Watching the train wreck that is Charlie Sheen (or Lindsay Lohan, Britney Spears, Christina Aguilera, or any troubled celebrity du jour) reminds me to be grateful that I am not a celebrity. Sure, the job pays well, but the price celebrities pay is just as high. My life has certainly been ones of ups and downs, tragedies and triumphs, mistakes and even bigger mistakes — but these were all lived out in my little fishbowl of friends and family, as opposed to the public eye.
While Sheen is certainly old enough to know better at this point, I do feel terribly for the younger stars that have every exploit, mistake, drunken mishap and inappropriate outfit replayed on TV, in magazines and online over and over. The fact is, most everyone (myself included) was an idiot who acted like a fool during their youth. I can’t even imagine what today’s college kids have to deal with, as my college experience concluded before the internet, Facebook, digital cameras and cell phones were “mainstream” (or even invented).
In fact, Oscar-winning screenwriter for The Social Network, Aaron Sorkin, was quoted in USA Today acknowledging Facebook founder Mark Zuckerberg:
“I think he’s been an awfully good sport about this. I don’t think anyone would ever want a movie made about something they did when they were 19 years old.”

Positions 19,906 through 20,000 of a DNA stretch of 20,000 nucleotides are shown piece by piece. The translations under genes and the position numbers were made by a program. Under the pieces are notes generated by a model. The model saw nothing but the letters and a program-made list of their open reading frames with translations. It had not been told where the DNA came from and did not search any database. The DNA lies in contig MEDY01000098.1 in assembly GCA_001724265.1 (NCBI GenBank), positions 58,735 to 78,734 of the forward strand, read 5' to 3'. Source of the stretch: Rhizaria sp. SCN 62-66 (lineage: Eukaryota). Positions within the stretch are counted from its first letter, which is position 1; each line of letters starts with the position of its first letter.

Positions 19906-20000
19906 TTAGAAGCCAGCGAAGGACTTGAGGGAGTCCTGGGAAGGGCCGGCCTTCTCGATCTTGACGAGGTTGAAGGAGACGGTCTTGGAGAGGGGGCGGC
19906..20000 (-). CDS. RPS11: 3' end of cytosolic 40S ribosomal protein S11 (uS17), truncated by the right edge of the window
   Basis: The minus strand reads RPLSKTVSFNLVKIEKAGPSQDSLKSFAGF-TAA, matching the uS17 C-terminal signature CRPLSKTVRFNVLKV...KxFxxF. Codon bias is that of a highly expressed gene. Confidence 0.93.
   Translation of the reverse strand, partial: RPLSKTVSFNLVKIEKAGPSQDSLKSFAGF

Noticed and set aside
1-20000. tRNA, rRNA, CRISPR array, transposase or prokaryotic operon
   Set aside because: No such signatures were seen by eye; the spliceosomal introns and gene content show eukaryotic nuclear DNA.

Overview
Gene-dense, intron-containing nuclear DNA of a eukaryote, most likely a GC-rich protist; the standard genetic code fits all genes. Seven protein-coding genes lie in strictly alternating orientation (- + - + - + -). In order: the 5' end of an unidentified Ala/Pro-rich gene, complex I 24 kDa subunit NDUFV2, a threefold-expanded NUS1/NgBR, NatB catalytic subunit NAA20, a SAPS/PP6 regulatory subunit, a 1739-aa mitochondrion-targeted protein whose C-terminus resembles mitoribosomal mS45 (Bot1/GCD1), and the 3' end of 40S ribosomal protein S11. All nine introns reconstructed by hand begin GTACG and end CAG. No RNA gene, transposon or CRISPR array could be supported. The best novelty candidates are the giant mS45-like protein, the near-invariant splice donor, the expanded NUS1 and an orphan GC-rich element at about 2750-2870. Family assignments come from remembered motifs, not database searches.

No kidding. For me, that would be 19, 20, 21 … 32, 33, 34 … even 18, 17, 16, 15 …
I could not imagine having my struggles and challenges — particularly those of my teens and 20s — played out for the public’s entertainment. It must be horrendous to have cameras following you around and microphones shoved in your face for every speeding ticket, breakup, drunken display, etc. — and forget about the major life crises like drug addiction or the death of a loved one. Because the reality is, we’ve ALL been there, hitting our own personal rock bottoms. And it blows. But at least we don’t have to see pictures of our experiences on the cover of every tabloid when we run into the store to buy food.
Even beyond acting like an idiot, just living a normal life would be next to impossible. While back in my younger days, I wouldn’t leave the house without makeup, a “nice” outfit and respectable hair, these days, if I leave the house wearing something other than the clothes that I slept in, I consider it a victory. The paparazzi would have an absolutely field day if they were following me: “Stars Without Makeup!!” and “What Were They Thinking??!”-type columns that are so popular in the gossip and celebrity rags would display my pathetic image each and every week. I don’t care how rich, famous or beautiful you are, that would not be fun. And “What Star Has the Worst Cellulite?”? Thanks, I didn’t need my self-esteem anyway.
So I guess what I’m trying to say is, we should cut some celebrities a break and understand that they are dealing with life’s challenges just as we all do — only in a public manner, which may or may not be their choice. And come on, who wouldn’t pull a Britney and attack a paparazzi’s car with an umbrella when it got to be too much? I know I would – only with a baseball bat instead of an umbrella!
Well, that applies to all except for Charlie Sheen. He’s fair game!!